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Contemporary Occultism

High Mountain Tempel is "up for some chaos and misadventure."
High Mountain Tempel is "up for some chaos and misadventure."

“After four albums, we’re playing our first show,” says Eric Nielsen of High Mountain Tempel, who’ll make their stage debut June 25 at Kava.

A duo featuring Nielsen (Maquiladora, Buzz or Howl) and Keith Boyd, High Mountain Tempel experiments with tonality, ambient soundscapes, found sounds sampled from nonmusic sources, and nonlinear storytelling. “The type of music we make isn’t really a good fit for a night out drinking at a club,” says Boyd, “so playing live wasn’t really considered. We’d toyed with the idea of playing in remote or unusual settings for invited guests, a sort of quiet rave concept or something where the audience could come, go, sleep, basically do as they pleased and engage with the music at will. But it never really found a footing.”

As for what to expect at their first public performance, “It’s an open page, really. Eric and I have fond memories of seeing Crash Worship present their wild rituals, and we’d like to incorporate lights, video, costumes, and movement. While we’d like to approach this with some zeal and conviction, we’re also up for some chaos and misadventure.”

The band is working on a fifth album, Gnosis. “We’ve been exploring some new sound palettes,” says Boyd. “We’re still using synths and loops, but we’re also bringing in electric dulcimer, tambora boxes, and vocal layering.”

Meanwhile, a remix of High Mountain Tempel’s song “Pilgrimage to Thunderbolt Pagoda” will appear on a compilation CD included with a British periodical published by Fulgur Limited. “They put out a high-quality journal of historic and contemporary occultism called Abraxas, and with this issue they wanted to include a CD companion of musically diverse but like-minded artists.” The CD will also include music by Ragnarok, Cyclobe, and Arktau Eos.

High Mountain Tempel calls itself “San Diego’s most occult band,” but does that mean the band endorses Satanism or something akin? “The word occult is an often misunderstood and misused word,” explains Boyd. “Essentially, it means hidden. Another sense of the word refers to knowledge or wisdom only available to one who has been initiated. We’re interested in the underlying meaning of life and our experience of it. There’s no one creed or faith we ascribe to.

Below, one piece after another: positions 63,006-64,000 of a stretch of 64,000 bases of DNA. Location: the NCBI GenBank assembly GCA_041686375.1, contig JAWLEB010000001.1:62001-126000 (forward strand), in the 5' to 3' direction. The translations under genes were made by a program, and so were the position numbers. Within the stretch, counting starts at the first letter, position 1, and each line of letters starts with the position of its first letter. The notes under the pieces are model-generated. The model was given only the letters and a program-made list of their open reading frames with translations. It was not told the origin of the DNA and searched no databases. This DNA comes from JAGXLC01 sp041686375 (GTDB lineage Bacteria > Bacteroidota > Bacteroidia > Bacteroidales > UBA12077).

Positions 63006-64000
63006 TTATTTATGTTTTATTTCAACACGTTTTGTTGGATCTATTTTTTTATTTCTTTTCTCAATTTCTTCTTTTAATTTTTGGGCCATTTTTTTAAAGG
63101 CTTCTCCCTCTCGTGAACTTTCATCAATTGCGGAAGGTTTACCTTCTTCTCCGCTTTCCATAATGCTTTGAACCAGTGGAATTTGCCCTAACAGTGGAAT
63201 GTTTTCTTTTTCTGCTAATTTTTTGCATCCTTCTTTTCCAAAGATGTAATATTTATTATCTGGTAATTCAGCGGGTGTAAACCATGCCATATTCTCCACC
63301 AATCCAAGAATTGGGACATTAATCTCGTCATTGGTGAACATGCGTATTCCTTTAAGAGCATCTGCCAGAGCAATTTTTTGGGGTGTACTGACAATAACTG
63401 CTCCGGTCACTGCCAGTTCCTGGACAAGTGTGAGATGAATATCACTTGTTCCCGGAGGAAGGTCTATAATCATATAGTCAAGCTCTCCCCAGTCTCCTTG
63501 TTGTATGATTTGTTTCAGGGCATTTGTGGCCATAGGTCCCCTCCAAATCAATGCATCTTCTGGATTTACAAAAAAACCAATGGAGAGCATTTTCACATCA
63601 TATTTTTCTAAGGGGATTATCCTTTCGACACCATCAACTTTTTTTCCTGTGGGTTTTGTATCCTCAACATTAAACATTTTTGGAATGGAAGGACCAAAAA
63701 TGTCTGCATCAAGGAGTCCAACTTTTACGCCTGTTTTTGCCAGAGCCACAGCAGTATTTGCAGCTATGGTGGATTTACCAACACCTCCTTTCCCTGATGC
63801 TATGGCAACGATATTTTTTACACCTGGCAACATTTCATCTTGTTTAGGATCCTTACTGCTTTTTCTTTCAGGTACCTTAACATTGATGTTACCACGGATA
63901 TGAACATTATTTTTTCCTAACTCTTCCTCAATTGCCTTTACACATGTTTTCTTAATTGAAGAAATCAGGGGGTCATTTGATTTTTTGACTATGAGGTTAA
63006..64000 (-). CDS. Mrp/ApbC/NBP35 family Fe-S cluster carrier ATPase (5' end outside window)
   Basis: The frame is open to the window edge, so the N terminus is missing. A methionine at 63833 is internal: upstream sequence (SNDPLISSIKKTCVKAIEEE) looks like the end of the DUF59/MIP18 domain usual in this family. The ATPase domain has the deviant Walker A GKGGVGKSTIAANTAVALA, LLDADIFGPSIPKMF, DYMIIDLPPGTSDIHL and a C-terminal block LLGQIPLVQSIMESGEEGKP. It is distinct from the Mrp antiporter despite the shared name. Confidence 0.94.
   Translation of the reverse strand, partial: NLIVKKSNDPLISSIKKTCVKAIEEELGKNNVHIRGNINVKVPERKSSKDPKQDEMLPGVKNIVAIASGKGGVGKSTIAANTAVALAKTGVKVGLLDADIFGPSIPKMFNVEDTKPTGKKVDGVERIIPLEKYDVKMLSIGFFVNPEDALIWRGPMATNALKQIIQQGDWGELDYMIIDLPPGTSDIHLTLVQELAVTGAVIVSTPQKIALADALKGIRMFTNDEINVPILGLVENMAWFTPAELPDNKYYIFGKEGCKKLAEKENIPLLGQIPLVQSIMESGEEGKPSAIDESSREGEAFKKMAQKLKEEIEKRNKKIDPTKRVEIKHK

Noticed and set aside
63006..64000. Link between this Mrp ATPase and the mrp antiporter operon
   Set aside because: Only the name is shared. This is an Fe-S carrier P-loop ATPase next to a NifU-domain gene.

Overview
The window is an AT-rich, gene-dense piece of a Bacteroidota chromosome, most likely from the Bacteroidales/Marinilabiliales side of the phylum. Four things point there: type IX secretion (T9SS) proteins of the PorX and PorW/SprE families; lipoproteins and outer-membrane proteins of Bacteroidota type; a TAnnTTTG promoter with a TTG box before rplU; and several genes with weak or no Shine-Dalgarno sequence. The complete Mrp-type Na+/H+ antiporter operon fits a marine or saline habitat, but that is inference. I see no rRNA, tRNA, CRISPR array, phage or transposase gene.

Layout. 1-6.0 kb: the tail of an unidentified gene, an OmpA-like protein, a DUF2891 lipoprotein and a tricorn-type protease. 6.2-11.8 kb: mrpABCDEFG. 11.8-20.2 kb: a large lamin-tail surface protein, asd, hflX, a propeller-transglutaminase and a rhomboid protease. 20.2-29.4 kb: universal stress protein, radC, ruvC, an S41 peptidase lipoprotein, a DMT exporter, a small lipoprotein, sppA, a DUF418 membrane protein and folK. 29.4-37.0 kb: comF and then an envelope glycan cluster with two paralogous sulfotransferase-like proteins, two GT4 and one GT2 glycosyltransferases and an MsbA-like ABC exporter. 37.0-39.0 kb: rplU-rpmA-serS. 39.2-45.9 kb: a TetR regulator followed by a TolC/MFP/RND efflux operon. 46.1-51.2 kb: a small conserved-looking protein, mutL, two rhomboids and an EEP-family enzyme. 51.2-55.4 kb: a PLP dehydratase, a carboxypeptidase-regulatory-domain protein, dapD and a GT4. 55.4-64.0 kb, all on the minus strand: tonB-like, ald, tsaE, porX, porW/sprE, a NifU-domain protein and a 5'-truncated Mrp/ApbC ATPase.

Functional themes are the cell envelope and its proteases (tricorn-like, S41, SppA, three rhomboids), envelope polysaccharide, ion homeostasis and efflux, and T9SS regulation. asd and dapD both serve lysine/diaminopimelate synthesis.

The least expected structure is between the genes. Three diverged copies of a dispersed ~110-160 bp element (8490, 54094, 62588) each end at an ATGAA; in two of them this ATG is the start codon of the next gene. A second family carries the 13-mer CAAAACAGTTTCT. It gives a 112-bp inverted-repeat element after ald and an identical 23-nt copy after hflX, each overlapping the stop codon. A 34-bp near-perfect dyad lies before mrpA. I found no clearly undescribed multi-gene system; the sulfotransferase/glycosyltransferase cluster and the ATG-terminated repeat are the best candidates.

“All paths are equally valid expressions of the primal drive humans have to seek the divine.”

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High Mountain Tempel is "up for some chaos and misadventure."
High Mountain Tempel is "up for some chaos and misadventure."

“After four albums, we’re playing our first show,” says Eric Nielsen of High Mountain Tempel, who’ll make their stage debut June 25 at Kava.

A duo featuring Nielsen (Maquiladora, Buzz or Howl) and Keith Boyd, High Mountain Tempel experiments with tonality, ambient soundscapes, found sounds sampled from nonmusic sources, and nonlinear storytelling. “The type of music we make isn’t really a good fit for a night out drinking at a club,” says Boyd, “so playing live wasn’t really considered. We’d toyed with the idea of playing in remote or unusual settings for invited guests, a sort of quiet rave concept or something where the audience could come, go, sleep, basically do as they pleased and engage with the music at will. But it never really found a footing.”

As for what to expect at their first public performance, “It’s an open page, really. Eric and I have fond memories of seeing Crash Worship present their wild rituals, and we’d like to incorporate lights, video, costumes, and movement. While we’d like to approach this with some zeal and conviction, we’re also up for some chaos and misadventure.”

The band is working on a fifth album, Gnosis. “We’ve been exploring some new sound palettes,” says Boyd. “We’re still using synths and loops, but we’re also bringing in electric dulcimer, tambora boxes, and vocal layering.”

Meanwhile, a remix of High Mountain Tempel’s song “Pilgrimage to Thunderbolt Pagoda” will appear on a compilation CD included with a British periodical published by Fulgur Limited. “They put out a high-quality journal of historic and contemporary occultism called Abraxas, and with this issue they wanted to include a CD companion of musically diverse but like-minded artists.” The CD will also include music by Ragnarok, Cyclobe, and Arktau Eos.

High Mountain Tempel calls itself “San Diego’s most occult band,” but does that mean the band endorses Satanism or something akin? “The word occult is an often misunderstood and misused word,” explains Boyd. “Essentially, it means hidden. Another sense of the word refers to knowledge or wisdom only available to one who has been initiated. We’re interested in the underlying meaning of life and our experience of it. There’s no one creed or faith we ascribe to.

“All paths are equally valid expressions of the primal drive humans have to seek the divine.”

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